Sodalite (SOD) is type of zeolite having ultramicropore size and high thermal stability with strong basic sites. There have been very few attempts for the catalytic utilizations of ordinary microsized sodalite crystals because of their low surface area. However, recent studies have shown that sodalite has potential as a catalytic material [9]. Mesoporous sodalite with a surface area of around 190 m2/g and special properties including high aluminum content, high stability in basic solution, highly crystalline zeolitic walls, and high surface was successfully synthesized using amphiphilic organosilane surfactant as structure directing molecule [10]. It showed the possibility of modifying the ultramicropore zeolite such as sodalite to having high specific surface area and mesoporosity [11]. However, up to this date no other type of structure directing molecule beside amphiphilic organosilane has been reported in the formation of the mesoporous sodalite. Thus, this paper focused on finding other types of structure directing templates that can be used to form mesoporous sodalite.

2. Methodology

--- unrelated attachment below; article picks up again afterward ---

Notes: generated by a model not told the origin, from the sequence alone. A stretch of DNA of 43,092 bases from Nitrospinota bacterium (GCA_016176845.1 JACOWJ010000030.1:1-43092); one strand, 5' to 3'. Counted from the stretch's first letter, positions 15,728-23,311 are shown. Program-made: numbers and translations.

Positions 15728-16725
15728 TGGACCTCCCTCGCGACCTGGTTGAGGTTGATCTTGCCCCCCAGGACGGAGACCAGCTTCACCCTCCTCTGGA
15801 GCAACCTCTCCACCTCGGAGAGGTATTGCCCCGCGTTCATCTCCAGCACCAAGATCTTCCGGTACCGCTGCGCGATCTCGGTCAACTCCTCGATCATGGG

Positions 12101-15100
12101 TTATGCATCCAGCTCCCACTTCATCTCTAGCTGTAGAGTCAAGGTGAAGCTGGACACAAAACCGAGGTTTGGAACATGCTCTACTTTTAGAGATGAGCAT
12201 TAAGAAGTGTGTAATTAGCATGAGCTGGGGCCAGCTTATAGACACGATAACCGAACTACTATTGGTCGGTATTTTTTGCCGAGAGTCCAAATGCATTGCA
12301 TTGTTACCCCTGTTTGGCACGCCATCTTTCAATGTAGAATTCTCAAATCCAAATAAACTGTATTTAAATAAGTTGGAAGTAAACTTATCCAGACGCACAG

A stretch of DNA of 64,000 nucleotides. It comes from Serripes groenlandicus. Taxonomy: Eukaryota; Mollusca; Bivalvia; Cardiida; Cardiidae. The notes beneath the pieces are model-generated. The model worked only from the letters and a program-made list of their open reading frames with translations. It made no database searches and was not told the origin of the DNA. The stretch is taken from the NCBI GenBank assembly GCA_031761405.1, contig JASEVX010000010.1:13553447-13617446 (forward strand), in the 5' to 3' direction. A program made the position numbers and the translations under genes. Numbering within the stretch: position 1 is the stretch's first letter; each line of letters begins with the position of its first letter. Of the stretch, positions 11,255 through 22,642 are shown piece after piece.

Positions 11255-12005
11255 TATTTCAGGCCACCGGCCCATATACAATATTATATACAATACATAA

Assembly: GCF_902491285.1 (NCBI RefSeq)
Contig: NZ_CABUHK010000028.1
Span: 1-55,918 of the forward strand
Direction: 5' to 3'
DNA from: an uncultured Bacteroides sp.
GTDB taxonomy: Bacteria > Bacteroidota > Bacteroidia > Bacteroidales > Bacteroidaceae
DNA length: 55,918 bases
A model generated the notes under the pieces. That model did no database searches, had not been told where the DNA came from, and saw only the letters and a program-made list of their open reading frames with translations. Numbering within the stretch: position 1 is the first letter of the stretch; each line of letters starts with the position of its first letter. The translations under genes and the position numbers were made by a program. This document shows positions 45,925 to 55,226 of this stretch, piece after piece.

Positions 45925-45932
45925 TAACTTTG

The hydrothermal synthesis of mesoporous sodalite was performed by preparing a sol containing oxide ratios of 1.7SiO2 : 15Na2O : 1Al2O3 : 80H2O : 0.3 templates [10]. First, NaOH solution was prepared by dissolving NaOH pallet (Merck, EMSURE, >99%) as alkali source in distilled water. The solution was divided into two portions equally. One portion of alkaline solution was mixed with fumed silica to form silicate mixture and the other portion was mixed with NaAlO2 (Riedel-de-Haën) as alumina source to form aluminate solution. Then, template was added to silicate solution. Both solutions were heated at 100°C to dissolve the solid until clear solutions formed. The solutions then were cooled down to RT. The silicate solution was then added dropwise into the aluminate solution. The solution formed was transferred into stainless steel autoclave and was heated at 150°C for 6–24 hours. After separating the solid product obtained was washed using distilled water until the filtrate solution reached pH 7. The recovered solid product was dried at 60°C for 24 hours, followed by calcination at 550°C for 6 hours to remove the organic templates. In this study, the templates that have been used were trimethoxsilylpropyldimethyloctadecyl ammonium chloride (organosilane), tetrapropyl ammonium hydroxide (TPA), cetyltrimethylammonium bromide (CTABr), and mixture of TPA : CTABr with mole ratio of 1 : 1. The synthesized samples obtained were SOD-OS for trimethoxysilyl-propyldimethyloctadecyl ammonium chloride (organosilane), SOD-TP for tetrapropyl ammonium hydroxide (TPA), SOD-CT for cetyltrimethylammonium bromide (CTABr), and SOD-TC for mixture of TPA : CTABr with mole ratio of 1 : 1.